"I think my translation is right."
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Here 的 is not a possessive article, it is a attributive marker. Actually, you can consider the "possessive particle" usage as a special case of attributive marker. For example, "我" = I (nominal pronoun), "我的" = my (adjective pronoun). That is the usage of attributive marker - making the word / phrase before it an adjective.
We can look at the examples below:
红（色）是一种颜色。 Red (color) is a kind of color.
红（的）汽车 red car
这辆汽车是红的。 This car is red.
You can see that the word "red" is used as a noun in the first sentence and an adjective in the second and third sentence. If you look the word "red" in the dictionary, you may see that the word can be both a noun and an adjective. Does it really reflect the internal logic of the language? I'm not sure. But it still works.
But in Chinese, 红 itself is not a real adjective (and actually not a real noun too). You need a mark to make it an adjective. You can guess what this sentence means:
This very awkward sentence means "This car is red" too. But the "red" here is the noun "red", the concept "red". That's why "我觉得我的翻译是对" is wrong.
Other attributives, including those who don't look like adjectives at all (like the complicated example below), need the attributive marker 的 too:
a method (that simulates light propagation in media (whose optical properties are variable in space))
(在 (光学性质在空间中可变的) 介质中模拟光传播的) 一种方法
See, those lengthy clauses are treated as adjectives too. If you replace the content in the bracket with any other adjective, it is still a valid sentence.
In an adj. + n. phrase, the marker 的 can be omitted (as in the second example). The rules are complicated but still similar to English. You can find a detailed description here: https://www.duolingo.com/comment/25480888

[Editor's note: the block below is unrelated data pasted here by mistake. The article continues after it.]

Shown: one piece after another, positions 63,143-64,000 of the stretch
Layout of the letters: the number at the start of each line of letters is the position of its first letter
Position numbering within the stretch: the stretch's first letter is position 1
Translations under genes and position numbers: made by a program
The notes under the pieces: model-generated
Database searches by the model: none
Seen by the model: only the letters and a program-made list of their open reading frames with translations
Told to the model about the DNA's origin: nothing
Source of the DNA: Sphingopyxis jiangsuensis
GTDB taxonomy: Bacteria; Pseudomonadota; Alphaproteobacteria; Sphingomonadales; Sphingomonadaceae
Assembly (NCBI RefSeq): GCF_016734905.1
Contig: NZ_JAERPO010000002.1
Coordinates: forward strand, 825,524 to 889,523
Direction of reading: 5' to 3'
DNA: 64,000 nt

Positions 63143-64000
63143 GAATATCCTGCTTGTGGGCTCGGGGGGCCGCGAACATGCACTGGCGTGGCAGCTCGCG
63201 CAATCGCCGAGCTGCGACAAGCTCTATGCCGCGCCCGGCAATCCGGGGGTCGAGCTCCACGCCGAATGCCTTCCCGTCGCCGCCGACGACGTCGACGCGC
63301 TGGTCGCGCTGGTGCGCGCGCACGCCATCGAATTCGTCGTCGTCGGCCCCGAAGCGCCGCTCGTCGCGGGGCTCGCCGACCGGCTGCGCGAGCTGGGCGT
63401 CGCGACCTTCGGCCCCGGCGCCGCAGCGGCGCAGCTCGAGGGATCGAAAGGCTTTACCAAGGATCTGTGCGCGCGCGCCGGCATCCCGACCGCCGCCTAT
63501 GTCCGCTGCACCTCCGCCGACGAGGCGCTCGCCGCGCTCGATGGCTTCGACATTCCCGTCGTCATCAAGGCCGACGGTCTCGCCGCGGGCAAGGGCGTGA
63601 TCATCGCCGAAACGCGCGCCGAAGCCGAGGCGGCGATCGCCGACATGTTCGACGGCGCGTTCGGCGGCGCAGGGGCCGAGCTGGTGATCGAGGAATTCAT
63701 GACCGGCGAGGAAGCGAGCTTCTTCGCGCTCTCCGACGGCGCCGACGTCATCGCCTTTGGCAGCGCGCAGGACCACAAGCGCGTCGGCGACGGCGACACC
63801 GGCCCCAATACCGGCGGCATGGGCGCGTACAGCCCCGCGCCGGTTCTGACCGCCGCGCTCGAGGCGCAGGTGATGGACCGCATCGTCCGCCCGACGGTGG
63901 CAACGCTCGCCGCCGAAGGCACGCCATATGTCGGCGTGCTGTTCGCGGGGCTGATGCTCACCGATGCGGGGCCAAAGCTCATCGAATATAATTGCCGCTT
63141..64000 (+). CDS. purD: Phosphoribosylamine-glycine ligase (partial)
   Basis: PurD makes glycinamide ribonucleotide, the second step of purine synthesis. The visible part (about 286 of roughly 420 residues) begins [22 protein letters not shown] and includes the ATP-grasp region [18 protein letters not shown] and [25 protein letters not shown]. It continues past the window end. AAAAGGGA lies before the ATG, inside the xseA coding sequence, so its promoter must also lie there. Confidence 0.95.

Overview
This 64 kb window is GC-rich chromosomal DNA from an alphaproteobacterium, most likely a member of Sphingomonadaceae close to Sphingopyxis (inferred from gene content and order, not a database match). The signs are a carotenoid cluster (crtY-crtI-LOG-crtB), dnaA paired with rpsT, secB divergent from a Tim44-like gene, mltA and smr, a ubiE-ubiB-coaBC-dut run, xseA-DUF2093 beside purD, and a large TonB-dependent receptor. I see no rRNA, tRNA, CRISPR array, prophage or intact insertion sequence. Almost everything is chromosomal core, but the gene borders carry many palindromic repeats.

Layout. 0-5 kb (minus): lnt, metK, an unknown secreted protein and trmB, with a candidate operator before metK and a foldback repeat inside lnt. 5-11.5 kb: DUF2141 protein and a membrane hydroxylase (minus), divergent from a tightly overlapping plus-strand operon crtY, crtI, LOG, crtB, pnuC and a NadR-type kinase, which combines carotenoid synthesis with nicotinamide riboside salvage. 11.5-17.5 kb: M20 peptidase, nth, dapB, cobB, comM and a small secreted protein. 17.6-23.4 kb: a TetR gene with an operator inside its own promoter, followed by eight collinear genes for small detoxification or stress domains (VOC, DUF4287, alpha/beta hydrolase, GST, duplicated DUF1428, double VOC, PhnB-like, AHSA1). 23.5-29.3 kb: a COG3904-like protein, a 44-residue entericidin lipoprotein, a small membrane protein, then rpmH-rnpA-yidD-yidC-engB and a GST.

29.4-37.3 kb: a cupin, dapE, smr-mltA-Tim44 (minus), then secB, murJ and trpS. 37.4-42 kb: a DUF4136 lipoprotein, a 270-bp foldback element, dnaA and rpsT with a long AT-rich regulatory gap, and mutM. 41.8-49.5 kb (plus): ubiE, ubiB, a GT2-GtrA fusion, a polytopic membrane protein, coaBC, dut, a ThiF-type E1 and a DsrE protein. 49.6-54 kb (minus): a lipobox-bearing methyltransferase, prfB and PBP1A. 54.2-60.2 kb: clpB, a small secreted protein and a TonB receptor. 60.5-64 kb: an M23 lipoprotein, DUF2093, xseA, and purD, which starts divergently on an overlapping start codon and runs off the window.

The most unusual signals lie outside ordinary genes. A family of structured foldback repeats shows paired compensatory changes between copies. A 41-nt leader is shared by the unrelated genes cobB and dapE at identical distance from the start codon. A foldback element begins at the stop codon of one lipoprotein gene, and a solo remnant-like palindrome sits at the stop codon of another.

That is a great explanation, Warren! Robert, it may help to look at it this way: the final noun is omitted becsuse it is understood. You can say "我觉得我的翻译是对的翻译" meaning "I think my translation is the/a right translation." In that sentence, you can see that 的 is needed in 对的翻译 to make 对 an attributive/adjective describing 翻译. However, we don't really need to say "translation" twice, in English or Chinese. That sentence is a bit wordy. You can leave out the second "translation" and it's still understood that that is what we're talking about. In English that becomes "I think my translation is right." In Chinese that becomes 我觉得我的翻译是对的。 对的翻译 becomes 对的 because 翻译 is understood.
Gee whiz. Sometimes I think one needs to be an experienced student of languages to get this stuff. And why didn't Duolingo explain this from the off before giving the impression it was a possessive thing (which mysteriously gets left out sometimes for the heck of it) ? Us poor souls simply wanting to be able to read and hopefully eventually converse in a different language, in order to stop the mind degenerating in retirement, (learn something new 'they' say) seem to be on a hiding to nothing. Well off to inwardly digest what an attributive is (heck I need a second or two to recall what an adjective is and how it differs from a verb) and try to work out why it's optional sometimes. Maybe a trip to the local hostelry will help. Thanks though.